First, a virtual boundary around a specific location must be drawn via a GPS or RFID (Radio-frequency identification) enabled software. This can be using polygonal geofencing software to identify points on a map to define the boundary that you want to capture people or devices in. One can also use certain geofencing software to simply draw a circle of 100 feet or less on a platform such as Google Maps using API’s when developing a mobile app. The virtual geofencing will then trigger a response when the device enter or exits that area or is in very very close proximity of the virtual boundary that was drawn by the developer or the administrator.
A geofence is commonly defined within the code of the mobile application, especially since users of the smart phone devices need to opt-in to the location services on their devices for the geofencing to work (pick up the mobile device ID via GPS, Cellular, or Wifi networks). If you go to a concert venue, you might have a mobile app you can download that will deliver information about the event regardless of whether those event attendees are inside of your virtual fence or not. Or, a retailer might draw a geofence around its outlets to trigger mobile alerts for customers who have downloaded the retailer’s mobile app. In these cases, a geofence that is managed by the retailer is programmed into the app, and users can opt to decline location access for the app.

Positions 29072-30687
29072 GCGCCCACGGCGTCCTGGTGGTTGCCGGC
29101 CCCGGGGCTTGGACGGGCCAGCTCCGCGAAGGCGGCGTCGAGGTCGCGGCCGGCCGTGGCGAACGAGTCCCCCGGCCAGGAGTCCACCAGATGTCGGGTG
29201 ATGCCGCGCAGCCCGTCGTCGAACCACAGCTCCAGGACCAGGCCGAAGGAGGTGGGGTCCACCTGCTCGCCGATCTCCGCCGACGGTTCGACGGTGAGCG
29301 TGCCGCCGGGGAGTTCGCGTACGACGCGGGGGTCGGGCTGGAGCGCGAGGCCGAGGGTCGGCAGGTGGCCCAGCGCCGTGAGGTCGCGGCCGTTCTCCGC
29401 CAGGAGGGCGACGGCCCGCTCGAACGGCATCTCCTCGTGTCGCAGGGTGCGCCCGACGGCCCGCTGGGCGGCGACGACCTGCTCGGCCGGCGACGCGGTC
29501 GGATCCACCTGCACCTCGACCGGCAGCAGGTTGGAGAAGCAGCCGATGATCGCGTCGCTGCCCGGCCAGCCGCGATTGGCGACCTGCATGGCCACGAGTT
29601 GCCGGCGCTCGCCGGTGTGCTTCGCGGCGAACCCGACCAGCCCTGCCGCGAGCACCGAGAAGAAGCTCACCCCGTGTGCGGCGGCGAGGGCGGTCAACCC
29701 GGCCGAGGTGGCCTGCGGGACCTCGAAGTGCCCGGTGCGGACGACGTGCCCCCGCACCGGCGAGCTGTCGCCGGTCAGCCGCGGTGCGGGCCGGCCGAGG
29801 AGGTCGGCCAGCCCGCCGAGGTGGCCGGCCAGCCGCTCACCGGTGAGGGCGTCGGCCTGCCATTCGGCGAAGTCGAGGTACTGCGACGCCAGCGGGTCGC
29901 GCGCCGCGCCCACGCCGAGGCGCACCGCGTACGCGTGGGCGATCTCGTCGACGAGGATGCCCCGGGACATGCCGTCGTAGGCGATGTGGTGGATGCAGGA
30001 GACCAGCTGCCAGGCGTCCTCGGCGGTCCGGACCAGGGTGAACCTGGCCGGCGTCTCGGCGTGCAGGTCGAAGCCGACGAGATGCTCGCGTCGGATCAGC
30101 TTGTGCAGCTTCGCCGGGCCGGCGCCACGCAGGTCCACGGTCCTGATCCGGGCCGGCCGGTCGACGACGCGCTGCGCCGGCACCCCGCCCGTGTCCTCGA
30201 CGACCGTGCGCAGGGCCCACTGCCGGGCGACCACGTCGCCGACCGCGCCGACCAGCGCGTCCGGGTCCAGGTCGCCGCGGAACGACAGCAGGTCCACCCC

A geofence can also be set up by end-users using geofencing capabilities in their mobile apps. These apps, such as iOS Reminders, allow you to choose an address or location where you want to trigger a specific alert or push notification. This is called an “if this, then that” command, where an app is programmed to trigger an action based off another action. For example, “If I’m five feet from my front door, turn on my lights.” Or you might ask a reminder app to send you an alert once you reach a specific location.
Geofencing isn’t just for mobile apps – it’s used to control and track vehicles in the shipping industry, cattle in agriculture industry and – you’ll see this topic pop up in drone discussions. Nearly every drone is pre-programmed to accommodate geofencing, which are usually set up around airports, open-air venues and even the White House. The FAA can set up these drone-resistant geofences upon request – some barriers will stop a drone in mid-air, while others will trigger a warning message to the user. Some drone geofences will ask for a users’ authorization – a process that ties the user’s identity to their drone – so that law enforcement can keep track on unmanned drones.
Different Uses & Applications of Geofencing
- Marketing Your Business – As mentioned above, businesses and enterprises can use geofencing as a marketing tool to serve ads to people across 100,000’s of mobile apps and websites after that individual walked inside the geofenced location and even see the ads long after they left the geofenced location (30 days or longer). It can also be used to trigger alerts by retailers to people who downloaded the retailers app and that individual walked nearby or inside the geofenced location set up by the retailer.